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Independent providers of mental healthcare look set to come under greater scrutiny under national plans to crack down on poor quality services.

In an interview with HSJ, NHS England mental health director Claire Murdoch revealed a strengthened focus on the quality and safety of inpatient services.

It came as data shared with HSJ suggested that of the 238 independent NHS mental health providers licensed by the Care Quality Commission in England, 174 (73 per cent) are classed as “good” or “outstanding”. The remaining 64 (27 per cent) either “require improvement” or are considered “inadequate”.

A new “head of quality” will oversee improvements, Ms Murdoch said.

Significant proportions of independent providers, heavily used by NHS mental health services, have come under fire for instances of poor care, and in some cases, abuse. The fact that many still provide services for NHS-funded mental health patients, some of whom are very vulnerable, makes this quality drive all the more important.

That is not to say that the NHS is immune to quality and safety issues – it is about time that inpatient settings are looked into as a priority to ensure patients receive the care they deserve.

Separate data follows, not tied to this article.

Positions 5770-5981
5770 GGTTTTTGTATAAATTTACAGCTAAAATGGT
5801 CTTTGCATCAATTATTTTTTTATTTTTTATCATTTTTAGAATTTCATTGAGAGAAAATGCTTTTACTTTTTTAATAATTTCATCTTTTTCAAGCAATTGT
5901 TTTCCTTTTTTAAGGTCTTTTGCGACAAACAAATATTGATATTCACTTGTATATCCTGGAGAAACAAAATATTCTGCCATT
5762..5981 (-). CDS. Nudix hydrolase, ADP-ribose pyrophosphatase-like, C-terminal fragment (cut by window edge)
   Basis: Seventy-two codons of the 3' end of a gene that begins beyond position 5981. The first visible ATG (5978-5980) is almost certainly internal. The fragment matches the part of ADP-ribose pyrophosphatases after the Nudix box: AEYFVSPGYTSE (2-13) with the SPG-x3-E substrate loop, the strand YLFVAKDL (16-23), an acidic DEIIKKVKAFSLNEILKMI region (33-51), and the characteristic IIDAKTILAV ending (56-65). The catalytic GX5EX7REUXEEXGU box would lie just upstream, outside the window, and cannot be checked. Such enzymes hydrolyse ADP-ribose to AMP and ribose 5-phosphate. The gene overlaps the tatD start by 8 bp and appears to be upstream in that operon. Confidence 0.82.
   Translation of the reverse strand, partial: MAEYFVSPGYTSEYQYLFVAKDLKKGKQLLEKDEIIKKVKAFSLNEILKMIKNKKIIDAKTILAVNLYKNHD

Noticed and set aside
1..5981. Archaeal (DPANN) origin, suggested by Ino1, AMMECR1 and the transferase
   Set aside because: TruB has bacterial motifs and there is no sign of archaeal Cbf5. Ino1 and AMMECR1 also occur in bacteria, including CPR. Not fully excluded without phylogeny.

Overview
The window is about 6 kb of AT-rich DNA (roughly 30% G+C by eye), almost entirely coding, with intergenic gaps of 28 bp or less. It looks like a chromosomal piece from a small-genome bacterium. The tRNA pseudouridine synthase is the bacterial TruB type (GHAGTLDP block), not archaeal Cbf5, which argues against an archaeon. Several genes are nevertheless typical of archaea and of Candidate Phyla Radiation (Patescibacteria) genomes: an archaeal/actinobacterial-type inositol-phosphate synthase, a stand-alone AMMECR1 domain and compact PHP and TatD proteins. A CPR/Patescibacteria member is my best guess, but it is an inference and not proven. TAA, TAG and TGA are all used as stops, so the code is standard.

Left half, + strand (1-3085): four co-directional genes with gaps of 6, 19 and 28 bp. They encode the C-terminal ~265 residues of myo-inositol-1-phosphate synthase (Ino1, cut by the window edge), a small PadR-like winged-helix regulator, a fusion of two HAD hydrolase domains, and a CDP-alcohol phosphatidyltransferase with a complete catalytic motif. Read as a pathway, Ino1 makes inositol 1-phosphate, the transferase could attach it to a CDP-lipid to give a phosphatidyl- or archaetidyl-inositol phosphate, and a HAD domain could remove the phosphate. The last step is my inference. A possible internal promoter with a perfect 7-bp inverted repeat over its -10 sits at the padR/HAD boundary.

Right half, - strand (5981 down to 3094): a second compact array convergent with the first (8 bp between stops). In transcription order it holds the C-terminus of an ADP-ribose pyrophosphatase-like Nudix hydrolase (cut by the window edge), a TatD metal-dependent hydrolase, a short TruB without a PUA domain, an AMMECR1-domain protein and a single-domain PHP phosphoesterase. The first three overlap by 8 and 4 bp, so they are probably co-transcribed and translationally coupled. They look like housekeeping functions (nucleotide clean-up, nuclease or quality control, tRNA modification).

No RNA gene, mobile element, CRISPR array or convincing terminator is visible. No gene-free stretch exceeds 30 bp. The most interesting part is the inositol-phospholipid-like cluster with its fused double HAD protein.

Desperate situation

Five years on from Wannacry, the NHS has been affected by another cyber attack.

While the scope of this attack – on IT supplier Advanced – is affecting fewer trusts, the impact is significant and there is concern at the highest level of the NHS.

HSJ has learned that health chiefs are fearing that the attackers have accessed patient data, after “demands” were made against the company by the perpetrators.

These concerns are based on the possibility that the cyber attackers have been in Advanced’s systems for a period of time, as the extent of the attack has not yet been fully investigated.

Chief executives of affected NHS trusts – predominantly mental health providers – were yesterday told it was too early to conclude whether data has been accessed.

Advanced merely said its investigation was under way “with respect to potentially impacted data”.

Whether the data has been accessed or not, the incident has caused huge disruption to at least nine mental health trusts – whose staff are unable to access the Carenotes electronic patient record.

NHS 111 and other urgent care services are also struggling on with pens and paper, but as one trust CEO summed up to HSJ: “The situation is pretty desperate.”